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Business clients are very goal-oriented. When you can understand the goals of their business – the specific goals and the overarching goal of profitability – you’ll have a better sense of their priorities. This makes it much easier for you to figure out what they need and then deliver it to them.

By speaking the client’s language (instead of trying to get them to speak yours), you bridge the gap. To be frank, it’s probably easier for you to brush up on business basics than to get a client to tap into the creative side of design. We often forget this as creative professionals, but it’s hard to understand creative work if you don’t do it. It’s especially hard to understand things like web design in particular because it’s all digital and it’s all internet-oriented (making it intangible and mysterious…two things data-driven business folks have a hard time dealing with).

How to use “business jargon” to your advantage

As a service professional, one of your primary tasks is to set expectations for the client. This means milestones and delivery dates, turnaround times, and even some of the expected performance or other results of the new site design.

Once you understand that every business client is evaluating your work according to their sense of ROI, you’ll be able to manage expectations with a lot more ease. Every time you interact with this client, it’ll be a “ding” in their ROI-meter if they don’t have well-defined expectations. But if they know, up front, what working with you will be like, every interaction and deliverable that falls within that set of expectations will confirm their sense of positive ROI. This means your onboarding is critical!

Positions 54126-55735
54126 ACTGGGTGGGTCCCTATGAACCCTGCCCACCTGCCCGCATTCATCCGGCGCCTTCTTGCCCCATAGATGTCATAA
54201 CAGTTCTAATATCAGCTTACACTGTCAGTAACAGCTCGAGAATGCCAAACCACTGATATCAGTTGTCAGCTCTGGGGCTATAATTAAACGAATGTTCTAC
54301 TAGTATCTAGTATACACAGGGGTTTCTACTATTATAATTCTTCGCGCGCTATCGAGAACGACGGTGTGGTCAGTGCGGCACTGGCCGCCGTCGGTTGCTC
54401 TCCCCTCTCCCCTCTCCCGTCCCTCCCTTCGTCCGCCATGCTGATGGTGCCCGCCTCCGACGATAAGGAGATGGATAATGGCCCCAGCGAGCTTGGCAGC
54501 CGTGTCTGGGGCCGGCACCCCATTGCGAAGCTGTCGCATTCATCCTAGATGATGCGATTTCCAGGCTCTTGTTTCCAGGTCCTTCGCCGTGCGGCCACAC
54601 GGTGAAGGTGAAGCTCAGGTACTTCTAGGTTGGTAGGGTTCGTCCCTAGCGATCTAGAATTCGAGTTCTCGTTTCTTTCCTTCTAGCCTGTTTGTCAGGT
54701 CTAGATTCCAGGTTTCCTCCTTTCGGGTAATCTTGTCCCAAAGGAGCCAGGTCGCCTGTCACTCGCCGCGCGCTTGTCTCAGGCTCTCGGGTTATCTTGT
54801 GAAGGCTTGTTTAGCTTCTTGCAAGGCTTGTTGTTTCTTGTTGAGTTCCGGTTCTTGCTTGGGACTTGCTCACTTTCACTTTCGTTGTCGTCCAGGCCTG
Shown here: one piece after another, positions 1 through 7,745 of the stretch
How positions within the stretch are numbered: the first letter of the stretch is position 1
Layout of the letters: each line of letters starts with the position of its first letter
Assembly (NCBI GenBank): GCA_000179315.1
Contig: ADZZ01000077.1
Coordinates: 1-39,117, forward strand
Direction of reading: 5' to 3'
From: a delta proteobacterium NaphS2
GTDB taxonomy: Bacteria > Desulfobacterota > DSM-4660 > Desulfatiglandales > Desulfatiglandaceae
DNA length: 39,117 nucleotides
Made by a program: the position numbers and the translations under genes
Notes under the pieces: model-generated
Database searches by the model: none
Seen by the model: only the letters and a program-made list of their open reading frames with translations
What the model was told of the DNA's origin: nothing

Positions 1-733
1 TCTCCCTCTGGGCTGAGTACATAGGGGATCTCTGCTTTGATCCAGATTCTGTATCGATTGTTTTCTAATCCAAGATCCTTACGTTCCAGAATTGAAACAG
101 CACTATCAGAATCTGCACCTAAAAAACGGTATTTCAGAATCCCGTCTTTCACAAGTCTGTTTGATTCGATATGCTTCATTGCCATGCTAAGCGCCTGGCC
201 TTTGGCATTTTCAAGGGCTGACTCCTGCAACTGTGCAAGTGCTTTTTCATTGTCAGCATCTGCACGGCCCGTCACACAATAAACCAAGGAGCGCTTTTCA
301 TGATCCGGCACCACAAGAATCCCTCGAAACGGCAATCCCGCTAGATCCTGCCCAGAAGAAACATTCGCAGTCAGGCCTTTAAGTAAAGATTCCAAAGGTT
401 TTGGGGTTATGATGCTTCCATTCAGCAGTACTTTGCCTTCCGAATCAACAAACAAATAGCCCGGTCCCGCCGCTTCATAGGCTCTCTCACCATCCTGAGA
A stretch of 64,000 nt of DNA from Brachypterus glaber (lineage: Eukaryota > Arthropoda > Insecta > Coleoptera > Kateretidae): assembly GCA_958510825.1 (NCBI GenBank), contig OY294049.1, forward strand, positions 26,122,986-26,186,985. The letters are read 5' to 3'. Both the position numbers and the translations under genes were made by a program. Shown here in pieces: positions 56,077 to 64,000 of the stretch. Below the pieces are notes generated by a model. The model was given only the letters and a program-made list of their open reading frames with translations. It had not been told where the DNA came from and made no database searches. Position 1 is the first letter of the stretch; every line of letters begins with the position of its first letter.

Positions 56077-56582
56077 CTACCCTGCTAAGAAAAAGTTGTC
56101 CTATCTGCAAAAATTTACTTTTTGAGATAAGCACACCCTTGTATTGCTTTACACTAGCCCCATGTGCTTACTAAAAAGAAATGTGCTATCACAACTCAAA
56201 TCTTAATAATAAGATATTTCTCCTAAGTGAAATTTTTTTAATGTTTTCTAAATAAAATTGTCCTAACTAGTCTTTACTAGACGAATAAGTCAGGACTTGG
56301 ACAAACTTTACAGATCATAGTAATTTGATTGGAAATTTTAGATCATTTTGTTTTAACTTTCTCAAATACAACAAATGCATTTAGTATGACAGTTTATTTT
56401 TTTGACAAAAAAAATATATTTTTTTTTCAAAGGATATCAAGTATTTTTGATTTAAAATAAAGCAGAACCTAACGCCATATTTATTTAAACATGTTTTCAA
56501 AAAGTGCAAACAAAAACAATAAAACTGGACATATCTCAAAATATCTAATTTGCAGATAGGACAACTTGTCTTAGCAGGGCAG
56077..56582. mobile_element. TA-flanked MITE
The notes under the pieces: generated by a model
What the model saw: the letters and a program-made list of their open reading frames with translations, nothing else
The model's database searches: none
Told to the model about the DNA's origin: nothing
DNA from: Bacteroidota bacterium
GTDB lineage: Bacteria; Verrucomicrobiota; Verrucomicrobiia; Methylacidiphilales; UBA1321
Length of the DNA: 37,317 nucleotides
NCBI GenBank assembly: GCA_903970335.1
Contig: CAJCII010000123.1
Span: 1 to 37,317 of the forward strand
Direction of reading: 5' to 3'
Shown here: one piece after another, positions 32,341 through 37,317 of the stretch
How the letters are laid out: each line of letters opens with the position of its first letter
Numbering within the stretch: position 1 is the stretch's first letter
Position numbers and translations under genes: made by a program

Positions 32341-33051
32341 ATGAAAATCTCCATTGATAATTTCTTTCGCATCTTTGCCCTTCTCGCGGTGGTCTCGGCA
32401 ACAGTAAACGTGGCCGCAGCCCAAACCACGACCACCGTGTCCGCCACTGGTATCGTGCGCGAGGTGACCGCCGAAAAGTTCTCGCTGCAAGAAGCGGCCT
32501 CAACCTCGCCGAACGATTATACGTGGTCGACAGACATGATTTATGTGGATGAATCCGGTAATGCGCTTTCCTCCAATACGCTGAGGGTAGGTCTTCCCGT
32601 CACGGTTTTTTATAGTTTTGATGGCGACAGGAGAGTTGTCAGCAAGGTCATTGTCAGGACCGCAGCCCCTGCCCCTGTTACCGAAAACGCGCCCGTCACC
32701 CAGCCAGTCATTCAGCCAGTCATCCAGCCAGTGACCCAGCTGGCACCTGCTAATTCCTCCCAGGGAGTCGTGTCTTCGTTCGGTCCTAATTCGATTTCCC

And speaking of onboarding, the other thing you really need to explore is what’s called the “marketing mix” – there are four Ps in the marketing mix (product, place, price, and promotion) and you need to know how your client’s products or services fit within the matrix. It’s highly likely that the business has a deep knowledge of what customer needs their product meets, where they’re buying it, what the value and price points are, and how it’s being promoted.

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When you have a good sense of the client’s four Ps, you’ll be able to extrapolate the business objectives tied to the design you’re working on. Is it their main publicity tool? Is it primarily for lead generation? Does it need to tie into existing branding, maybe for a physical space? What are the target market demographics?

These are the types of questions that any business-oriented web designer should be asking as part of the intake process. But when you know how to ask the right questions, using the right language, you’ll be golden.

Then, working with the information from their marketing mix plus their business objectives in mind, you’ll be able to deliver the site they want and need. This will then (you guessed it) maximize their ROI…making them very, very happy.

What’s been your biggest challenge working with business clients? Sound off in the comments!